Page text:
And so this week’s moment of happiness despite the news.

To say that the news in our country has been dark lately is an understatement. It’s been midnight here. Covid, gun control, the January 6 hearings, the ridiculous killing of Roe vs. Wade. The continual battle of “I’m right, you’re wrong.” My computer opens immediately to the news headlines, and I think I’m going to have to change that setting, allowing me to at least get a cup of coffee in and a decent breakfast before I have to face it.

With this darkness hanging around me, I found a light in an unexpected place. And in an unexpected being – a bug.

The AllWriters’ classroom was rapidly running out of treats and chocolate for the students – yes, there are always munchies and chocolate on my classroom table. I taught on Tuesday night until 9:00, and I had a class the next day at 1:00. There were next to no treats left. In the morning, I had clients from 9 until noon, and then, with squeezing in setting up the classroom, taking the dog out, and getting my own lunch, there was no time to run to the store. Our faithful backyard Walgreens is open until 10:00 at night, so once my students were out the door and I’d cleaned everything up and put it away, I headed out across the city parking lot to get to the Walgreens parking lot, and then to Walgreens.

Living in a city, you wouldn’t expect to see much in the way of nature or wildlife, but it struggles through. I’ve seen raccoons and possum, rabbits, and of course, flocks of birds, including the jackassy red-winged blackbird. Lately, there have been coyote sightings, as well as fox sightings. There are spiders galore, and stinkbugs and so on.

In between the city lot and the Walgreens lot, there is a little connecting strip of sidewalk that I call the bridge. It passes through a neighbor’s back yard and a little grove of bushes and trees. I was tired and still had a full night of reading manuscripts in front of me, so I was walking fairly slowly, with my hands stuck in my back pockets and my eyes studying the ground in front of me.

And that’s when I saw it. That flash of green mixed with just a little bit of yellow. A fluorescent flash. A bug flash.

A firefly! Or, from when I lived in Minnesota, a lightning bug.

I stopped on that little bridge sidewalk and just watched and waited. In a moment, there were more flashes, and soon I was surrounded by a flashlight firefly brigade. Their flight pattern is random and graceful, swirls that don’t seem to have any intent at all. There is no buzz, there are no stingers. It doesn’t bite. It just flashes, on and off, a beacon. You could see it as small, slow-motion fireworks, or you could see it just as I did right there – a moment filled with natural light. A gift. Beautiful.

When I was a little girl living in the northern part of Minnesota, we had a huge backyard. It was split from the backyard neighbors by a creek that bubbled through. My time there, from when I was six years old to twelve, were filled with activities like Tarzan swings that hung from the trees and carried me flying over the creek, which was shallow, so I was never in danger of drowning. I “fished” with a stick with a string tied to it, a bent nail at the other end of the string as a hook. I never caught anything, except in my imagination. I ran with my friends through sprinklers, I danced in my swimming suit in the rain. When the sun was up, I chased after what I now know were moths, but what I called butterflies; little white-winged and yellow-winged loopy flyers that when caught, would sit for a moment on my palms, wings slowly opening and closing. I also caught grasshoppers to watch them spit, and I scooped frog eggs out of the creek into a bucket to watch them hatch into polliwogs and then tadpoles before I would release them back into the water.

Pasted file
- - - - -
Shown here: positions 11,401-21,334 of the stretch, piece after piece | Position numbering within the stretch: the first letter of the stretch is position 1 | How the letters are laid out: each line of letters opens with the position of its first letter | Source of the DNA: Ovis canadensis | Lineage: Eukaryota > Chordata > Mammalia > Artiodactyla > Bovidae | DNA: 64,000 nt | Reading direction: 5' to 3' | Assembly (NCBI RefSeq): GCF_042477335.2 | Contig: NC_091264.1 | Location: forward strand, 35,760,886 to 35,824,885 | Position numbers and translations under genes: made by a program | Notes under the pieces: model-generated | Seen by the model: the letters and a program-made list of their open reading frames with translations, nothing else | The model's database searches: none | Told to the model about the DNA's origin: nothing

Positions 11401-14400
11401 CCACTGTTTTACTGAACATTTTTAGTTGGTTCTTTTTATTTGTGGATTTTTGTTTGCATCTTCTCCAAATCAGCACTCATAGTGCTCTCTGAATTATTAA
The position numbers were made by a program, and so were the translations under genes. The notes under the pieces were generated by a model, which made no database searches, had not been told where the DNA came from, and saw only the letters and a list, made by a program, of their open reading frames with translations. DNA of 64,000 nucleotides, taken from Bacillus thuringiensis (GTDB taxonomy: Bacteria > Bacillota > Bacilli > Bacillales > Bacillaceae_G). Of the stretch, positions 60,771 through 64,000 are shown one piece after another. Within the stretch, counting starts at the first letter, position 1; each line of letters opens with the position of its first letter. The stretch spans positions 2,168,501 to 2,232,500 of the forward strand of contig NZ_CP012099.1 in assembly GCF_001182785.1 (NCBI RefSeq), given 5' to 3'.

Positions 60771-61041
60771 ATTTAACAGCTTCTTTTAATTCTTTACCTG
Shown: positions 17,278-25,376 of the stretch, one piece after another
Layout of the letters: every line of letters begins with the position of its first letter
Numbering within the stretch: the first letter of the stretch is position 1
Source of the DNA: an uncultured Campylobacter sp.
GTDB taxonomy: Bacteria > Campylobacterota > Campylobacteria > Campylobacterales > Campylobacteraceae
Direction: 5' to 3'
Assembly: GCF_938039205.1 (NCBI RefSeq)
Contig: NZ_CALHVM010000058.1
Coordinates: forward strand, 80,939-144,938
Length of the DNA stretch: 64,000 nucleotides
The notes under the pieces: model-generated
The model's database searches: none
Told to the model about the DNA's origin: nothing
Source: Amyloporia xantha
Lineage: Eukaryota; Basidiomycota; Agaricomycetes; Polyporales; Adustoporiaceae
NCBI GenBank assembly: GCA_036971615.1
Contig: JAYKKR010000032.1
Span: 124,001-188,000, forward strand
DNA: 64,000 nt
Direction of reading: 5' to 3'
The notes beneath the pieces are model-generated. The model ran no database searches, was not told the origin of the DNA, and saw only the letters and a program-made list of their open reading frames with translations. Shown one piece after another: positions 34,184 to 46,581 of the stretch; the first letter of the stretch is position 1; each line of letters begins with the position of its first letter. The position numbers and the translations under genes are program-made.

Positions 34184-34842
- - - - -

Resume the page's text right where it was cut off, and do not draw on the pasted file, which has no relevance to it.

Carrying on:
And as the sun went down and the moon rose…lightning bugs.

I don’t remember chasing lightning bugs before I moved to Minnesota. Until I just turned six, I lived outside of St. Louis in Berkeley, Missouri. I can’t say for sure that there weren’t lightning bugs there. It may be that I was just too young to stay up after dark and chase after them.

But I do remember them in Minnesota. They were magic. When I caught one, like the moths, it would sit on my palm for a bit, glowing on and off in a code only it knew. And then it would fly away and I’d be off, chasing after another one. I don’t remember ever putting any in jars with holes in the lid made by nails. I always let them go free. I did capture caterpillars and put them in a jar, watching further magic as they wove themselves into a cocoon and came out victoriously as a butterfly…sometimes one with striking colors, but mostly more of my yellow and white friends.

But fireflies. Lightning bugs. They strolled in the air around me last Tuesday night, and I stood mesmerized, caught in the moment with them, and caught in the past with myself. A little girl who knew nothing about a virus that took people’s breath away, or children dying in mass shootings at the hands of someone who was a child himself, or enraged, crazed people breaking through the doors of history and tearing evidence of that history apart, all while threatening to kill everyone inside, hoisting a noose as if it was commonplace and okay, or a world where a woman’s body is controlled by the government.

I just stood there, watching the little flashlights.  One landed on my forearm for just a couple seconds, and then off it went. I breathed, “Thank you!” after it.

I went on my way into Walgreens, smiling the whole way. I bought my students an extra large bag of chocolate.

It’s amazing where you can find light, even when you’ve convinced yourself that light is now impossible to find.

And yes, that helps. Despite. Anyway.

Little me, with our new puppy named Debbie, on the front step of our house in Minnesota.
The glimmer of a firefly. Stock image.

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